January 5, 2023
With a hammer, I inspected the sidedecks and foredeck, sounding for core damage or significant voids from debonding, latent construction flaws, or other issues. In this way, I identified and marked several areas requiring additional attention on both sidedecks, including small sections just forward of the areas where I’d removed the winch islands. There was also a large section at the forward end of the foredeck, though for some reason I didn’t photograph the markings.
Preparing to expand the open deck area on the port aft deck, both behind the winch islands (where the core was visibly damaged) and forward as well, I got off on a tangent when I started to make some measurements and notes regarding the position of the stern pulpit mount, which I wanted to note so I could add solid fiberglass beneath it when the time came. As I made the measurements, I realized it would be better to make a simple pattern of the hardware and its fastener pattern, and this led to me making patterns of all the necessary hardware on the sidedecks. At a minimum, I planned to fill all the fastener holes as a matter of course, and then mark these locations with small pilot holes so the hardware could be easily relocated after paint; in other areas, deck repairs would cover or eliminate certain hardware locations as well. I also didn’t have the hardware itself on hand for marking fastener locations later, so taking the time to make the patterns for all salient hardware served a number of useful ends. As needed, I either registered the patterns with something indelible on the boat nearby or, in the case of the stanchion bases, made rubbings of the molded bases in the deck to help relocate the holes correctly.
Before continuing work on the port aft deck, I removed a water tank deck fill that was in the middle of the space, a relatively quick diversion.
Now, as needed, I cut the top skin of the deck away on either end of the port winch island area, leaving sufficient flanges in the adjacent decks for tying in the repairs and digging out the old core all around. At the forward end, the water damage extended a couple inches through what remained of the plywood core, and slightly into the balsa core that began several inches forward of my original cutout. I opened this area enough to ensure sound core all around. I cut around the molded stanchion base, leaving enough of the deck for the new work to tie in later.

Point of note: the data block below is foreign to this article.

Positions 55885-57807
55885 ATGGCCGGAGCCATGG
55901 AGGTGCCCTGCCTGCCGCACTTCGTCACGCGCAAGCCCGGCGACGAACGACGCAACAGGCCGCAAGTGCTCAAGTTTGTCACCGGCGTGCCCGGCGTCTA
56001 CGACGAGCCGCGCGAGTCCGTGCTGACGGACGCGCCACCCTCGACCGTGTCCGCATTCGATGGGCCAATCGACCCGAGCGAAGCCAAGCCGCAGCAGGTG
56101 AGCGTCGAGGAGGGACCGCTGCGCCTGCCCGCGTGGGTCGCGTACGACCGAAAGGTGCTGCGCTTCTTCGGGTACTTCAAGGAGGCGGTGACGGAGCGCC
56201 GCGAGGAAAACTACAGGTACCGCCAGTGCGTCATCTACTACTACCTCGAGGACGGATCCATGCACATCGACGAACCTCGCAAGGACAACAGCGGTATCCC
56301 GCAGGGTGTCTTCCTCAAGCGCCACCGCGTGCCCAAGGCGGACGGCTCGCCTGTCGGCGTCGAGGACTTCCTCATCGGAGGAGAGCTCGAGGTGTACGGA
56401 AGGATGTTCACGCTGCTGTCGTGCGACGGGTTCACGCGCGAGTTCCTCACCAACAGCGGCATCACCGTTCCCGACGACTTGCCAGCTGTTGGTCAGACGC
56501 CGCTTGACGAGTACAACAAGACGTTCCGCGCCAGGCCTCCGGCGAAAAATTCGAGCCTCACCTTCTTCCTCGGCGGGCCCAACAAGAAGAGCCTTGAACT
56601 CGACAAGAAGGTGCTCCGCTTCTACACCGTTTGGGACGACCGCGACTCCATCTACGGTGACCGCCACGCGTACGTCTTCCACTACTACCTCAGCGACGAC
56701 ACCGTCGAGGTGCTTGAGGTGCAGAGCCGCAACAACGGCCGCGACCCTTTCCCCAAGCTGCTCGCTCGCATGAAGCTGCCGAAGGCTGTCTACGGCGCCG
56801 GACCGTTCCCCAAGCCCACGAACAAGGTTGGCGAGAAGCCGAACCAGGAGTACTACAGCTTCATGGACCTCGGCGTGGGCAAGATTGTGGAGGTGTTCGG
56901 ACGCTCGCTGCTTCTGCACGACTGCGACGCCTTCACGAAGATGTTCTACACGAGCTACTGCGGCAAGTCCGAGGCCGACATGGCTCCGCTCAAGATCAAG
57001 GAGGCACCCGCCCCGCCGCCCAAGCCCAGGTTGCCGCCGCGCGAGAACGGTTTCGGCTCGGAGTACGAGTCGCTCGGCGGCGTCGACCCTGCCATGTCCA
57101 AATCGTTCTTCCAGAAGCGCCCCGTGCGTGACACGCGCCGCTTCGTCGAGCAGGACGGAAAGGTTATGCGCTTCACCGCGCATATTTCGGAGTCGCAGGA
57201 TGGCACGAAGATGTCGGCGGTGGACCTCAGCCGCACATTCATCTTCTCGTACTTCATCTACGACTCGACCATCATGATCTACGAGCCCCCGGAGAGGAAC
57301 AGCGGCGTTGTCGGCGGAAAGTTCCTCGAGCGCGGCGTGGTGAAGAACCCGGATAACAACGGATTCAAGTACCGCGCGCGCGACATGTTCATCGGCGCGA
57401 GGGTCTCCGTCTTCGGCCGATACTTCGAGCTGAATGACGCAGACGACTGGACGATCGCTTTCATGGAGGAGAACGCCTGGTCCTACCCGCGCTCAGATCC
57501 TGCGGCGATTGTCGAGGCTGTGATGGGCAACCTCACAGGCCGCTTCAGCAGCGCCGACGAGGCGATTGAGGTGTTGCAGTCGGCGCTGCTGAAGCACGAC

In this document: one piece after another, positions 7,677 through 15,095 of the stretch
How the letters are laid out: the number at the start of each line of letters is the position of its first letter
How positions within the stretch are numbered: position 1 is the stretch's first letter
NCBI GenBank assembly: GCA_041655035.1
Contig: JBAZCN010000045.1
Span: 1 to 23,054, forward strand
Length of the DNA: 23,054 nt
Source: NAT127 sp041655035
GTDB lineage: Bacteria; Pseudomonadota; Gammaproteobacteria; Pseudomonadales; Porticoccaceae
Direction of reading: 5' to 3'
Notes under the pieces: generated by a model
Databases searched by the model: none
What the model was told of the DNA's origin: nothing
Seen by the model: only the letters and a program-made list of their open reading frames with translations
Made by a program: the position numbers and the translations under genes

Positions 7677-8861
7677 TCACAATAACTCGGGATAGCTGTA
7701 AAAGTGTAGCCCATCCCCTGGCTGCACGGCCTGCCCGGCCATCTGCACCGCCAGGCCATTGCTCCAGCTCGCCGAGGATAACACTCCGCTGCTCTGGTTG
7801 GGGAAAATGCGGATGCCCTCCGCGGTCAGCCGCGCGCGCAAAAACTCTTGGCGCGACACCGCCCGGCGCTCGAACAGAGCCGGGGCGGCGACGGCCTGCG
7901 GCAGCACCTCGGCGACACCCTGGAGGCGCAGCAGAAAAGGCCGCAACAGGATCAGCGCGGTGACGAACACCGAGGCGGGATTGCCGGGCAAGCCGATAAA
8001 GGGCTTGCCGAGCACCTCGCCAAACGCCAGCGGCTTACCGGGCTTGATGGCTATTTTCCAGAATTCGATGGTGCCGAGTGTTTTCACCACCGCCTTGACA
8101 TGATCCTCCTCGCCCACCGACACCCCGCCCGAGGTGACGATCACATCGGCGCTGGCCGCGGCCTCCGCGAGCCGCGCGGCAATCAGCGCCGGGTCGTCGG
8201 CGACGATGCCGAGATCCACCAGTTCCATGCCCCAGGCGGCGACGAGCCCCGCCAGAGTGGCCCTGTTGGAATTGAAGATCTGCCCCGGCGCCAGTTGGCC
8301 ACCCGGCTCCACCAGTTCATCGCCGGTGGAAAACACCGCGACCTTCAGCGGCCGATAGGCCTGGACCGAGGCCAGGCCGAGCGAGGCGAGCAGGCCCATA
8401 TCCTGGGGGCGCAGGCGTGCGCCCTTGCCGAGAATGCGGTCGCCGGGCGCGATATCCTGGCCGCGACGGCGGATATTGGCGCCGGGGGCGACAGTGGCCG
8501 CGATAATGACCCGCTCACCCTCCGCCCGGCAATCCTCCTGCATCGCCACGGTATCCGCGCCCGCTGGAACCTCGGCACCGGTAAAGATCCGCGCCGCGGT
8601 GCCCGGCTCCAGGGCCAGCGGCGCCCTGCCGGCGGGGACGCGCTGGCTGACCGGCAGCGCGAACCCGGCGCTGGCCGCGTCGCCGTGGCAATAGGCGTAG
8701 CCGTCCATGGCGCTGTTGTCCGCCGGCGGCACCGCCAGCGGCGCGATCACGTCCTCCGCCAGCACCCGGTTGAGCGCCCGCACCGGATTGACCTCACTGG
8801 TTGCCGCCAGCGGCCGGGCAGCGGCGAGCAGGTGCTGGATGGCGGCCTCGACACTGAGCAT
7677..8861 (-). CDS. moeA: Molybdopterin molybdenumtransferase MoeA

Continuing, I moved forward to a section of the sidedeck that seemed to be compromised because of some of the genoa track fasteners near the cabin trunk. Already a large-ish area, I found once I opened the top skin that the damaged core continued towards the deck edge (toerail), so eventually I had to expand the opening further towards the toerail, again choosing to cut around the little molded stanchion base to preserve its shape, which was molded at each location to ensure the stanchions stood straight and upright.
With a 5/8″ bit, I drilled out all the fastener holes from the long inboard genoa track. The owners didn’t plan to replace this track, as they had other plans for the sheet leads, so at a minimum I’d be filling all these holes, but all the holes aft of my core repair showed damaged core, while most of the holes forward seemed to display sound core. Ultimately, I decided to remove a strip of the deck encompassing all the holes along the aft half, leaving me a 3″ wide strip to recore and repair. For now, I left the forward half as is, but would expand the openings into one or two holes that seemed to be dark with moisture infiltration a little later.
The next spot requiring attention was outboard of one of the chainplate slots alongside the cabin trunk. Here, I eventually followed the damaged core in a narrow band from the slot towards the toerail, expanding my opening only as needed to remove the damaged material.
Just aft of the stem, the pulpit, large round opening from a deck plate, and forward cleats had turned the core to mush from extended leaking. I cut out a couple square feet of the top skin, then found I had to extend aft another few inches to capture all the damaged core.
For now, this completed the major demolition work on the port side, though there was more work ahead to complete the preparations in each of these areas, and a few smaller question marks to investigate.
I moved my operation to the starboard side, and began work around the starboard winch island, both forward and aft much the same as on the port side. I had enough time before the end of the day to make the necessary cuts, remove the old core, and ream out the edges as needed. I’d continue with the rest of the starboard side deck next time.
Total time billed on this job today: 7 hours
0600 Weather Observation: 31°, light freezing rain and sleet, dew point 28°. Forecast for the day: Light or on-and-off rain, sleet, freezing rain, snow, 32°